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By Chris Oddo | @TheFanChild | Thursday November 18, 2021

 
Daniil Medvedev

Daniil wasn't looking for a dogfight, but he found himself in one on Thursday night in Turin.

Photo Source: Getty

When Daniil Medvedev raced through the opening set without dropping a single game against Jannik Sinner on Thursday night in Turin, the No.2-ranked Russian figured he may be able to coast to victory and rest his weary legs for the semifinals at the Nitto ATP Finals.

Tennis Express

Then the message from 20-year-old home favorite Jannik Sinner came: think again.

Sinner recovered from his early swoon, found his best tennis, and pushed the Russian to the brink before falling 6-0, 6-7(5), 7-6(8).

“There were moments where he was not missing any ball, and I tried to find a solution somehow,” Sinner said. “Then after, I took a little bit more time, trying to understand how to play against him. Then I found a solution.”

Sinner’s solution was Medvedev’s dilemma. The Russian, not wanting to use too much energy trying to win a dead rubber against Sinner (he had already locked up first place in the Red Group and didn't need the victory), tried to find the right way to go about his business. He ended up compromising, playing aggressive first-strike tennis and going big to keep himself in the match.

After two and a half hours and two match point saves, Medvedev got the job done, winning his eighth consecutive match at the ATP Finals, which is the longest streak since Novak Djokovic won 15 straight from 2012 to 2015.


After the match Medvedev told reporters that he could have skipped out on the match entirely, faking an injury to get an extra day off, but he’s not that type of competitor.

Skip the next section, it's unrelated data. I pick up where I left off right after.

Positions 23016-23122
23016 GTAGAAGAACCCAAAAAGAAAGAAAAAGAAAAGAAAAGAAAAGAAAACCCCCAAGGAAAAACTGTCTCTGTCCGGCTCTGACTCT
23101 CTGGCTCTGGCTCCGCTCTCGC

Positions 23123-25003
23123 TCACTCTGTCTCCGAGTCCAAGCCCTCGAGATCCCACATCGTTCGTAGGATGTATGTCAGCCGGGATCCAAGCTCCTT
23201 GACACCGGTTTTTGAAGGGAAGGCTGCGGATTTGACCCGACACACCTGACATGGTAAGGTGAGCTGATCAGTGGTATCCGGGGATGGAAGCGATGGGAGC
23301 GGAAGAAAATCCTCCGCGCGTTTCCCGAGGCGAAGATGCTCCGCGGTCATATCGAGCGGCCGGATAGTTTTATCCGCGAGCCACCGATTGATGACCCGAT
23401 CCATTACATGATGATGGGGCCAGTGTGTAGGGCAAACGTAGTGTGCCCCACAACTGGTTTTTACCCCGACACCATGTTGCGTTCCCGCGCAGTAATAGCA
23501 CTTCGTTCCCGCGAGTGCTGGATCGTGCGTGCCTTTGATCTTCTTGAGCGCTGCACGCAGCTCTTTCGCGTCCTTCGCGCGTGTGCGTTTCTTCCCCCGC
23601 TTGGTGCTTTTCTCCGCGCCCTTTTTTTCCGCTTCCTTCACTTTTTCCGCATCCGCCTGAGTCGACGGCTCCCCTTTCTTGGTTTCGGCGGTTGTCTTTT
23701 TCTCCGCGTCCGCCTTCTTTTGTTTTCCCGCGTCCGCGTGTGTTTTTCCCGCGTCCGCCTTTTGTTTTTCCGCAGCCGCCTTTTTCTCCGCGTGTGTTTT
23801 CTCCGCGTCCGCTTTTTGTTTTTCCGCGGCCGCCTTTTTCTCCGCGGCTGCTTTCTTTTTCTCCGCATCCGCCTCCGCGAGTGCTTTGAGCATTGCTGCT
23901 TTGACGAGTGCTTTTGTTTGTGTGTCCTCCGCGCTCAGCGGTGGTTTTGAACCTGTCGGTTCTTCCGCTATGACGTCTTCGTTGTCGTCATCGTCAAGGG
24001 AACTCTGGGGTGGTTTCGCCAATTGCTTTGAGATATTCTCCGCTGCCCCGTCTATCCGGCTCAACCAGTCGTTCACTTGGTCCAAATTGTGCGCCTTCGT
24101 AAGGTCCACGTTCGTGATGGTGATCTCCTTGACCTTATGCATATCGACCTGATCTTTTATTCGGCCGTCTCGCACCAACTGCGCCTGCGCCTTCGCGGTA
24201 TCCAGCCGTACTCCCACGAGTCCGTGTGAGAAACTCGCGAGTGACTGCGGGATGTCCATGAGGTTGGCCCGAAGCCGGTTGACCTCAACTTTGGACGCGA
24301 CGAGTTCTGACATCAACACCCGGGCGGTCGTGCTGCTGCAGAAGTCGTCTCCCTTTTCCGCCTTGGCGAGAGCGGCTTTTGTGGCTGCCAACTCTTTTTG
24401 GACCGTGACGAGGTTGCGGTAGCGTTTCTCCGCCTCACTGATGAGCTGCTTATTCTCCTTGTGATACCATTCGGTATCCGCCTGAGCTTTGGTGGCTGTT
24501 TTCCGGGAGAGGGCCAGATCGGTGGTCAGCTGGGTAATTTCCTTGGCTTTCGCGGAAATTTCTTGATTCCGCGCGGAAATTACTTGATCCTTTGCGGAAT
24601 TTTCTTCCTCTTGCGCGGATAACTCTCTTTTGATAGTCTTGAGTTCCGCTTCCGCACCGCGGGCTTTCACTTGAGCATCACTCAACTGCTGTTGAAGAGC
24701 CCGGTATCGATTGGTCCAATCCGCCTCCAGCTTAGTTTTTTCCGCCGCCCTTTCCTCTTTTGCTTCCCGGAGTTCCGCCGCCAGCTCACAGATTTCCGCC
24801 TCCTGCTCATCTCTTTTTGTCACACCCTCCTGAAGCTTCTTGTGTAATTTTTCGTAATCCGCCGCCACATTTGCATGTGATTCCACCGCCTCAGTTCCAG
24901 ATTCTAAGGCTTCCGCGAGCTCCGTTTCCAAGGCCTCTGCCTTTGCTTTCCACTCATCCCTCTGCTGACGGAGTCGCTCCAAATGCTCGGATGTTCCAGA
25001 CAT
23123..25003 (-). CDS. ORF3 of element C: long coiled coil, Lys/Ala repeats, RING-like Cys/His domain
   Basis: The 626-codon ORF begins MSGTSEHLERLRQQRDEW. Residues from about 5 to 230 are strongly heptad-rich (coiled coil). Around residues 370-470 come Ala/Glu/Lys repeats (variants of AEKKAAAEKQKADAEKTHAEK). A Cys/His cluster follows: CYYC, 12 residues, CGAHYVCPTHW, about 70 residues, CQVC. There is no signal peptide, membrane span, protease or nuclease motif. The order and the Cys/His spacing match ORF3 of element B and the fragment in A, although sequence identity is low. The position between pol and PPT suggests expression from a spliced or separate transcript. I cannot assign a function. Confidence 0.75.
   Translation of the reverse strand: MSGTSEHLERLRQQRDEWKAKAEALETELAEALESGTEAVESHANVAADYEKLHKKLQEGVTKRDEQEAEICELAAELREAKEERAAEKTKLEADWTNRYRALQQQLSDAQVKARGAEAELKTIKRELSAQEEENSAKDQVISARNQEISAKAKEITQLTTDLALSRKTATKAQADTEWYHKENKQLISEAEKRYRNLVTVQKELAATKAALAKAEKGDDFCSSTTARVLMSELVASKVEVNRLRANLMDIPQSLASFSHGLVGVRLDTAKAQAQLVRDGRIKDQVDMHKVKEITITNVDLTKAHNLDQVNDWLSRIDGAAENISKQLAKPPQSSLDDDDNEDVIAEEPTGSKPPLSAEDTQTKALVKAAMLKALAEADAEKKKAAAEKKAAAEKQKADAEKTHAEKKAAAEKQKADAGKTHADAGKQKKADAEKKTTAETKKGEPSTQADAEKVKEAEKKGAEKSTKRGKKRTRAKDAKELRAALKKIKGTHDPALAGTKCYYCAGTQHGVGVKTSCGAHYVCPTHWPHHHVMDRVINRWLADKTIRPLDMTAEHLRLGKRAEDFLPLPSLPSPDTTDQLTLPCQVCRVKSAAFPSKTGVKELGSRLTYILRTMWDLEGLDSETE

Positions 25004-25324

“I didn't want to do 2 hour 30 match when the match is dead, so that was unexpected, but I think that's where people who, because I like to read comments, who are saying something about me, they should understand that I could have retired, basically say before the match that I have a headache, just not go out there, still be the first in the group. Yet I made a show, was 2 hours 30 on the court,” he said. “I think people finally enjoyed it who were in the stadium who paid the tickets. So I think I have done my job right.”

It was a job well done for Medvedev, who said he was helped enormously by his serve on the fast-playing courts at Turin.

“I think the serve was really good throughout all these three matches. Got broken for the first time today,” he said. “Could have done a little bit better, but still, a lot of aces, a lot of first serves in. Really like my serve so far. Definitely, to be honest, when you win three matches out of three, you like everything, but I would point out the serve especially. It's fast conditions here, so it's really important.”

The defending champion will face either Andrey Rublev or Casper Ruud in the semifinals on Saturday, while Novak Djokovic and Alexander Zverev will square off in the other semifinal.

Win or lose, Medvedev will be happy to rest up on Friday after a hard day’s work in Turin.

“I think sometimes it can be an advantage, sometimes a disadvantage that you have a day off before the semis,” he said. “But that's how it is, and I'm gonna take it quite good, because today I'm going to sleep late and tomorrow it's good to have a day off.”

 

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